Prototyping is an important aspect of product roadmapping. You'll discover numerous benefits by starting with a minimum viable product (MVP) prior to launching the fully fledged version. The MVP acts as a template for understanding the current market scenario and future market scope of your digital product. It also cuts down on pricing costs while allowing for that crucial flexibility.

Related: How a Minimum Viable Product Can Make or Break Startups

An interactive and clickable prototype is a great tool to validate your app before its actual launch. Prototyping gives absolute clarity in terms of user flow and interactions within the app. It has other positives, too. It can help you gauge the expected market response to your product and allows you to give MVP demonstrations when raising funds for your startup.

Using money effectively can make or break your entrepreneurial journey. Limited capital during the initial development stage makes prototyping even more valuable. Learning what works and what doesn’t will reveal the right direction. You can invest funds where they’ll make the biggest impact, instead of spending to develop bloated apps that may not meet market requirements or expectations.

4. Refine your product.

You’ll need to test your product early and evaluate the app’s performance according to a set of parameters. It’s the only way to determine whether your offering can be a success in its current form.  

Once you’ve prepared the prototype, you can start fine-tuning. This is the time to incorporate extra design elements, features and functionalities. Each time a new feature goes live, it's an opportunity to generate buzz for your app in the market. The product effectively becomes its own marketing tool.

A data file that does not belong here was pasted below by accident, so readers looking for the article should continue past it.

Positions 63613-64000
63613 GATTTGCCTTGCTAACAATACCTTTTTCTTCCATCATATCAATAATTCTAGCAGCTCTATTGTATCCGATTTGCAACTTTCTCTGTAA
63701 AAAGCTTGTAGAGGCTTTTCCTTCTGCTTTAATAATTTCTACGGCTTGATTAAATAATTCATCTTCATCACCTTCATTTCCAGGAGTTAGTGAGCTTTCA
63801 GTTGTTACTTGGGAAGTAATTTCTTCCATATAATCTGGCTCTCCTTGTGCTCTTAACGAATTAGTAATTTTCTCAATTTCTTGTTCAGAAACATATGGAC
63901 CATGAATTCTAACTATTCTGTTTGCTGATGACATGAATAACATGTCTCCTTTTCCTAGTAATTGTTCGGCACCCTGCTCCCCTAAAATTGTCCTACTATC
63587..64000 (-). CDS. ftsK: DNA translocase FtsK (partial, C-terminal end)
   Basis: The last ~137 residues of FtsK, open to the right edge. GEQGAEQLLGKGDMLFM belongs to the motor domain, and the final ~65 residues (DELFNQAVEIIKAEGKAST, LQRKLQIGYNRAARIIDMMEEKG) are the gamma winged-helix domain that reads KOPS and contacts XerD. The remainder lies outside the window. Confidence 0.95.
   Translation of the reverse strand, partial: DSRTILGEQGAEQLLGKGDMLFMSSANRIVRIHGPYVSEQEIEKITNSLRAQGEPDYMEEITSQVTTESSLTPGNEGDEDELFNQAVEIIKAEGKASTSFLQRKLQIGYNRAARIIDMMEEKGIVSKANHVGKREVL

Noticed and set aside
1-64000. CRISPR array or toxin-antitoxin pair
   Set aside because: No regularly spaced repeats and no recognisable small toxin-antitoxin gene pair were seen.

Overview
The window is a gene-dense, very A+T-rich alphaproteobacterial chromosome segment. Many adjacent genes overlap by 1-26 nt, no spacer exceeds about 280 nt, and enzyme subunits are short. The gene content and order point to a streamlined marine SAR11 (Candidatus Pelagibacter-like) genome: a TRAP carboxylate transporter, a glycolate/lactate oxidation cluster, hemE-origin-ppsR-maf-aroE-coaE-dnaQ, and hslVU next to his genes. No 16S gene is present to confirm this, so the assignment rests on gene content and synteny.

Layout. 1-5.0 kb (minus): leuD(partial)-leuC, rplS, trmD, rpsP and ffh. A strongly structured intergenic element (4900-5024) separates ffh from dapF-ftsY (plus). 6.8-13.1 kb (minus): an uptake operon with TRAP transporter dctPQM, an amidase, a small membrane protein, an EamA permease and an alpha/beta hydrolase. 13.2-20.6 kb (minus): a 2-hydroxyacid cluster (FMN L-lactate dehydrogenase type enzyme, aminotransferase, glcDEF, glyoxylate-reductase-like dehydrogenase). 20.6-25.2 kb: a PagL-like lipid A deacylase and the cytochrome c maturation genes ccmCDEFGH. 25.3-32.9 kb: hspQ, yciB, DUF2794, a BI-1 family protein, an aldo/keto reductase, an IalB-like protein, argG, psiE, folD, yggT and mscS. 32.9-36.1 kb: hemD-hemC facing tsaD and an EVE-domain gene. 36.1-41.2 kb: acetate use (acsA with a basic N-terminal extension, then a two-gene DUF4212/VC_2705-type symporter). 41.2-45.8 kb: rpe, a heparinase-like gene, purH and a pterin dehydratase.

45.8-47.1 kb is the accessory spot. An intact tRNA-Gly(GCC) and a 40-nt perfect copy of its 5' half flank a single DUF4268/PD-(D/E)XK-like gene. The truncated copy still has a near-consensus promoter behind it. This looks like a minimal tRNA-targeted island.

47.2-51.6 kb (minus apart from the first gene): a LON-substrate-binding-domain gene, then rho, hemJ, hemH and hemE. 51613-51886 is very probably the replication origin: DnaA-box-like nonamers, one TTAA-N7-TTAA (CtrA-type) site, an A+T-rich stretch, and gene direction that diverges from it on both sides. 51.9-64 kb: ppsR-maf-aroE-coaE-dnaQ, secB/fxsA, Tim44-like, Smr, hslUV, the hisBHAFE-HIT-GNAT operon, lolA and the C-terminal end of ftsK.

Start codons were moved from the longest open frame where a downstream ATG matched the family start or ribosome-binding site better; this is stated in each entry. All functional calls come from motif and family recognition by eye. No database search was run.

Your strategic roadmap acts as a guide during this stage of the development process. It holds you accountable to the established timeline. It also gives your investors and partners insight into your plan. As such, the roadmap in instrumental in establishing trust and credibility within your network -- essential assets for any entrepreneur.

Related: Go Big or Go Home: A Roadmap For Building New Ventures

5. Find the product/market fit.

Product/market fit are golden keywords to ensure product success. Every product manufactured and every app launched has the same end goal: achieving fit with its customers. After all, a viable product markets itself through word of mouth among customers.

But product/market fit isn’t a mere destination. The customer-development process is an iterative circle with four continual phases: drawing the business process, testing the problem, hiring a developer and testing the solution through a prototype.

The dynamic process constantly is shifting and changing, and you need to bring a similar mindset. Be willing to pivot in a direction that may be different than the one you’d originally envisioned. And take comfort in knowing that if your product returns a robust performance, you’re definitely on the right track.

Related: How to Find the Holy Grail of Product/Market Fit